Lewis Grizzard, Ole Miss, and a lot of change since 1989

Published 7:10 am Sunday, September 18, 2016

Lewis Grizzard was amused that Ole Miss managed to do what his beloved Georgia could no longer do.

The late syndicated columnist and Georgia fan had visited Oxford for several days in 1989 and penned one of his more noteworthy columns from here after watching Ole Miss beat his Bulldogs at Vaught-Hemingway Stadium.

But it’s not the game that amused Grizzard so much as the game’s surroundings. The Ole Miss band, he wrote, played so many renditions of “Dixie” during the game that he “lost count.”

Email newsletter signup

Grizzard noted that the Georgia band had once played “Dixie,” but that had stopped years before.

And there was the flag, which many of the 31,000 fans in attendance that day vigorously waved.

“Everybody who wasn’t from Georgia had a Confederate flag,” Grizzard wrote.

The suggestion that every Ole Miss fan at the game waved a Confederate battle flag, affectionately called the Rebel flag, was more a generalization than fact since many by 1989 had stopped the practice. But there’s no denying the general flavor of the day, and the dominance of battle flags flying.

I visited with Grizzard in his touring bus hours before that game and he complained of a hangover from the night before and of being too old for the many “beautiful” Ole Miss coeds.

Later, Jim Beam flowed in the stadium without provocation and that fact, along with the pregame prayer and more, loosened Lewis up on Ole Miss enough that he was both amused and bewildered by the scene — one eerily close to what Georgia had decades before it all became politically incorrect.

“After the game here Saturday, students and alumni gathered in a shady lane called the Grove,” Grizzard wrote. “Ten or so members of the band joined them.

“And the Ole Miss people were still waving those flags and the little band was still playing ‘Dixie.’ It was 1958. So I asked a guy, ‘How can you people get away with playing ‘Dixie,’ waving your flags, praying before the game and bringing booze in?’ ‘We’re not supposed to,’ he replied. ‘But we do it anyway.’ And where do black people fit into all of this?”

Grizzard noted that half the Ole Miss football team was black, two members of the mini band were black, and that a black family was “standing outside their van, eating chicken and taking part of the post-game celebration.”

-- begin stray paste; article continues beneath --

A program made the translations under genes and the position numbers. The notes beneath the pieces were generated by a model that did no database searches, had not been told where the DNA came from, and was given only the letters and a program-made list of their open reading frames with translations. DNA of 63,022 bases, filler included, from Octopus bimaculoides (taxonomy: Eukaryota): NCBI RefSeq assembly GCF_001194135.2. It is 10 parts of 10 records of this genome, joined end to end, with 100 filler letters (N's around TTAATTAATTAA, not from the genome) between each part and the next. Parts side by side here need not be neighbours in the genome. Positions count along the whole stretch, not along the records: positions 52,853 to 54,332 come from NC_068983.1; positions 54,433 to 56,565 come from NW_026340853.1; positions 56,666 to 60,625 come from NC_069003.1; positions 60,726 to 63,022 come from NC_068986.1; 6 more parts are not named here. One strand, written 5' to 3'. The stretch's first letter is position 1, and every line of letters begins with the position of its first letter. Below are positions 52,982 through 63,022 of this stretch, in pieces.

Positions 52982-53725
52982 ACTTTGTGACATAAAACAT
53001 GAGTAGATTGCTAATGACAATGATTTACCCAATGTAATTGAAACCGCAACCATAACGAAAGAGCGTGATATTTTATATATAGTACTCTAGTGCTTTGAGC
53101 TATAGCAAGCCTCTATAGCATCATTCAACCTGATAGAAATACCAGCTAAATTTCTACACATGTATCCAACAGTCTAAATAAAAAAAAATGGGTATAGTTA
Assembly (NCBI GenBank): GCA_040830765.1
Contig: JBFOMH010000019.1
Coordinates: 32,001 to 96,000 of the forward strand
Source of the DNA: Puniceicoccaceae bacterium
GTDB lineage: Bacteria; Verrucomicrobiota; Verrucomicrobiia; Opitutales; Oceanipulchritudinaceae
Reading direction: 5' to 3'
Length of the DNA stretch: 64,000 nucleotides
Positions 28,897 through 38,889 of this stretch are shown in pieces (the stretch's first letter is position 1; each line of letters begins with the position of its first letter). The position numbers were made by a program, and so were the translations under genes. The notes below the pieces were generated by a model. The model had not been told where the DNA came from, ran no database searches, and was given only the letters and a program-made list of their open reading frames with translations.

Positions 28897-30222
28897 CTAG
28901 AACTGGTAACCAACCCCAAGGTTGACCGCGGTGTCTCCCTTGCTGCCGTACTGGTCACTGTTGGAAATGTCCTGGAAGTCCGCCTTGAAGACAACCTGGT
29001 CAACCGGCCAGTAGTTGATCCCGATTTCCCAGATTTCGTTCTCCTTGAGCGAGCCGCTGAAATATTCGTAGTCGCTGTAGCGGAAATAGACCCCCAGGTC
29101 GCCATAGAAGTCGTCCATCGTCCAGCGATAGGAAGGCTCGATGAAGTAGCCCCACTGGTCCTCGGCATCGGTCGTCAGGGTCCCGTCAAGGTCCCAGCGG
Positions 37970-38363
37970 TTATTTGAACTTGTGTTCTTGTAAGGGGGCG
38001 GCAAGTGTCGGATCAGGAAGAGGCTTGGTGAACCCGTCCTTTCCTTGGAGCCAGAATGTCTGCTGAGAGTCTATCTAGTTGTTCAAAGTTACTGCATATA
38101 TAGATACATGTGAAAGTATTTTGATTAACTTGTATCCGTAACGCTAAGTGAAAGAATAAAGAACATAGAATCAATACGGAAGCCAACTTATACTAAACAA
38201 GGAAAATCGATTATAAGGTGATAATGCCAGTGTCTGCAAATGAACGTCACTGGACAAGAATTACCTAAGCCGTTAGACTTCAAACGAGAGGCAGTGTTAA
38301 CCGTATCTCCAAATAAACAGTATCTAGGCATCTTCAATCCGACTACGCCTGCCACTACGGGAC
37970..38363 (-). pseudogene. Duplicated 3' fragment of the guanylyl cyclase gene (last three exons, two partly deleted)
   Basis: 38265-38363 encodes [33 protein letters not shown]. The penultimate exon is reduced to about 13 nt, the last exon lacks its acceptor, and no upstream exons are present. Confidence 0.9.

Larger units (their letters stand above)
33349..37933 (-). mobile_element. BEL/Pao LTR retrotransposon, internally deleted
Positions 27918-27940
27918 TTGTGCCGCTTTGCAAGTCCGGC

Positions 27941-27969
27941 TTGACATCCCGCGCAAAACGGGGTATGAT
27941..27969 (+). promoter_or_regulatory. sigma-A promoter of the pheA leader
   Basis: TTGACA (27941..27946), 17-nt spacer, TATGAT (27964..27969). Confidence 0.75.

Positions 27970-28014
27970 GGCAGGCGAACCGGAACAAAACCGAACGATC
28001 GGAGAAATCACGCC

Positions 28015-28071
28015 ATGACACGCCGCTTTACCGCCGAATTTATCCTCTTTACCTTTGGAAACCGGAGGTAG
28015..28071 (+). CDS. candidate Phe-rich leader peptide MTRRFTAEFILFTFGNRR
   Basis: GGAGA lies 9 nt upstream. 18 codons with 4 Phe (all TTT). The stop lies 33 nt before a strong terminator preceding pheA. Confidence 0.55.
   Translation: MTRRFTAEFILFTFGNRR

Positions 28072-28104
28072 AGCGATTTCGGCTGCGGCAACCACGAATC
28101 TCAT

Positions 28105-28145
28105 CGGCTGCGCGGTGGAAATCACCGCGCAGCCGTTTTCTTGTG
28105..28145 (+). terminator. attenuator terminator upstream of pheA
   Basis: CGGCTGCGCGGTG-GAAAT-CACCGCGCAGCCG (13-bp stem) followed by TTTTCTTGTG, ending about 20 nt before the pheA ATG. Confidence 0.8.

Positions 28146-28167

Grizzard’s column published in the Atlanta daily newspaper the next day and syndicated throughout the country in the following days, struck some Ole Miss fans as a sort of love letter.

“Maybe Mississippians, both white and black, have it figured out,” Grizzard suggested, surprised that nobody in the area was protesting the flags and “Dixie.”

Nationally, however, Grizzard’s column stuck into Ole Miss’ brand like a dagger. Imagery of Rebel fans waving Confederate battle flags and the band playing “Dixie” while Jim Beam flowed and everybody displayed a geewow, we-just-won-the-war giddiness with it all was perhaps a historical tipping point for these traditions.

Even Grizzard, in his warm-glow portrait, noted that Ole Miss seemed like it was stuck in 1958 and everything felt like a scene from “Back to the Future.” Years more passed before it all happened came officially down, but the flag frenzy was never again that robust inside Vaught Hemingway Stadium.

From the moment Grizzard aired Ole Miss’ dirty laundry, the university’s whitewashing efforts quietly began. Fans were encouraged to wave battle “M” flags.

The playing of “Dixie” at games was diminished, a little bit at a time. Ultimately, stronger executive actions were required to get it all done, but that day Grizzard watched the Rebels beat the Bulldogs is the moment a new day began to emerge at Ole Miss.

Grizzard has been gone for years, now. So has the flag, since sticks were banned from the university’s home stadium in 1997. “Dixie” is no longer on the Ole Miss band’s playlist, either.

Sure, some Jim Beam and more still flows. But Ole Miss, as Georgia fans will see this coming Saturday, is no longer back to the future.

DAVID MAGEE is Publisher of The Oxford Eagle. You can contact him at david.magee@oxfordeagle. com.